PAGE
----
A potential alternative to LVP is the placement of an intraperitoneal catheter, in the same manner that a peritoneal dialysis (PD) catheter, to drain ascites. The procedure has a high technical insertion success rate with minimal complications and is routinely done at the bedside by nephrologist under local anesthesia. PD catheter placement for ascites drainage has many potential advantages, including the ability for it to be done at home by the patient and avoid visits to clinics or hospitals; the frequency of drainage can be timed to patient symptoms, and perhaps have less complication rates than LVP. However, the efficacy and safety of this approach in decompensated cirrhosis when compared to periodic LVP (current standard of care) has not been tested in a randomized trial. Investigators propose a single center, multi-site randomized control trial comparing bedside PD catheter placement versus usual standard of serial LVP for treatment of refractory ascites. The primary outcomes will be improvement of 10 points in the physical component score (PCS) of the Short Form-36 (SF-36) at two months. Investigators plan to randomize 50 patients (25 per arm) based on a power calculation to achieve an 10 point improvement in the PCS-SF-36 (SE = 5). Secondary outcomes will include incidence of mechanical and infectious complications, emergency department utilization, hospitalization and mortality, all other domains of the SF-36, Euroquol-5D (EQ-5D), the Newcastle Patient Reported Ascites Measure and overall health care costs.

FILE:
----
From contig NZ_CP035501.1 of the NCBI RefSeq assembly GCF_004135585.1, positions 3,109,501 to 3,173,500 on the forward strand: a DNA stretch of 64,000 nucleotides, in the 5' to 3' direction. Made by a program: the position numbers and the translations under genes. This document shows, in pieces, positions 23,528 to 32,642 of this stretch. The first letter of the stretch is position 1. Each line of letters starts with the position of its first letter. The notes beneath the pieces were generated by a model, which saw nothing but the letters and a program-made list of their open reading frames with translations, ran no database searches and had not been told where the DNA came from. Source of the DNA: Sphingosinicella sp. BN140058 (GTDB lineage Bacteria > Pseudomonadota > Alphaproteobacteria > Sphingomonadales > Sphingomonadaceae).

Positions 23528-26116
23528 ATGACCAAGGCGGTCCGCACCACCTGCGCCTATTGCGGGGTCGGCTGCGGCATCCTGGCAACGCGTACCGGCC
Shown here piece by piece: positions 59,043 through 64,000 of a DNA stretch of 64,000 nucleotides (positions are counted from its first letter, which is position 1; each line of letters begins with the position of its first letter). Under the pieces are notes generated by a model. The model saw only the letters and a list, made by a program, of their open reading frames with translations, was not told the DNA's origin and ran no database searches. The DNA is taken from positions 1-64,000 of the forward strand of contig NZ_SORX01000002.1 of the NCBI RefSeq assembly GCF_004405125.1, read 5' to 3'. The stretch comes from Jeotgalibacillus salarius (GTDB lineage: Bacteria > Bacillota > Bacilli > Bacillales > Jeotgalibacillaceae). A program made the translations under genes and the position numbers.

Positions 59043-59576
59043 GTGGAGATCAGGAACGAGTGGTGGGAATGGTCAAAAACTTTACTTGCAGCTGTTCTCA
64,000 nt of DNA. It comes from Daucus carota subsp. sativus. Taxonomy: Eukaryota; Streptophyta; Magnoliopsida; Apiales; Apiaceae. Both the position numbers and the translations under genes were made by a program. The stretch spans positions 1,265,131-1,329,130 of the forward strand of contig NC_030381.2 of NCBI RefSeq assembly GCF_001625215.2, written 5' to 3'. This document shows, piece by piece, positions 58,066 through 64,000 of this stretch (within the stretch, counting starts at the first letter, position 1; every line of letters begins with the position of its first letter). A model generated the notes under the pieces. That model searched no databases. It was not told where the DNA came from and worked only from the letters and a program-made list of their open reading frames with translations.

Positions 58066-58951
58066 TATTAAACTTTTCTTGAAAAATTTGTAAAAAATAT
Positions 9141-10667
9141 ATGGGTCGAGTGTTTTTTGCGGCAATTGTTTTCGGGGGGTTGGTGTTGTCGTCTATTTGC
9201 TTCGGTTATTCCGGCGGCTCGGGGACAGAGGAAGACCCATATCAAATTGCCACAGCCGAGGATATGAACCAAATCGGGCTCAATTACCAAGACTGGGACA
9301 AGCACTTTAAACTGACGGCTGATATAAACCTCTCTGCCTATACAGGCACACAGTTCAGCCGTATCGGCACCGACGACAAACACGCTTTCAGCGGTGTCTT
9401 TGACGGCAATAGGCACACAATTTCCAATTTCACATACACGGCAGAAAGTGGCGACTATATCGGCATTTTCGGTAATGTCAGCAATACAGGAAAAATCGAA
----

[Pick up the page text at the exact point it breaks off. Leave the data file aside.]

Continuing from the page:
Primary Hypothesis: Drainage of ascites associated with liver failure via PD catheter is superior to serial LVP in improving the physical component of quality of life as measured by SF-36.

This trial will be pivotal in possibly changing the standard of care for the management of refractory ascites from cirrhosis. If the primary hypothesis is confirmed, investigators will design and conduct subsequent trials to address potential morbidity and mortality benefits associated with this technique for ascites management.

Study Design

Allocation: Randomized, Endpoint Classification: Safety/Efficacy Study, Intervention Model: Parallel Assignment, Masking: Open Label, Primary Purpose: Treatment


Liver Cirrhosis


Peritoneal Dialysis Catheter, Large Volume Paracentesis, 25% Human Serum Albumin injection, Bloodwork


Not yet recruiting


University of Manitoba

Results (where available)

View Results


Published on BioPortfolio: 2016-11-30T15:45:47-0500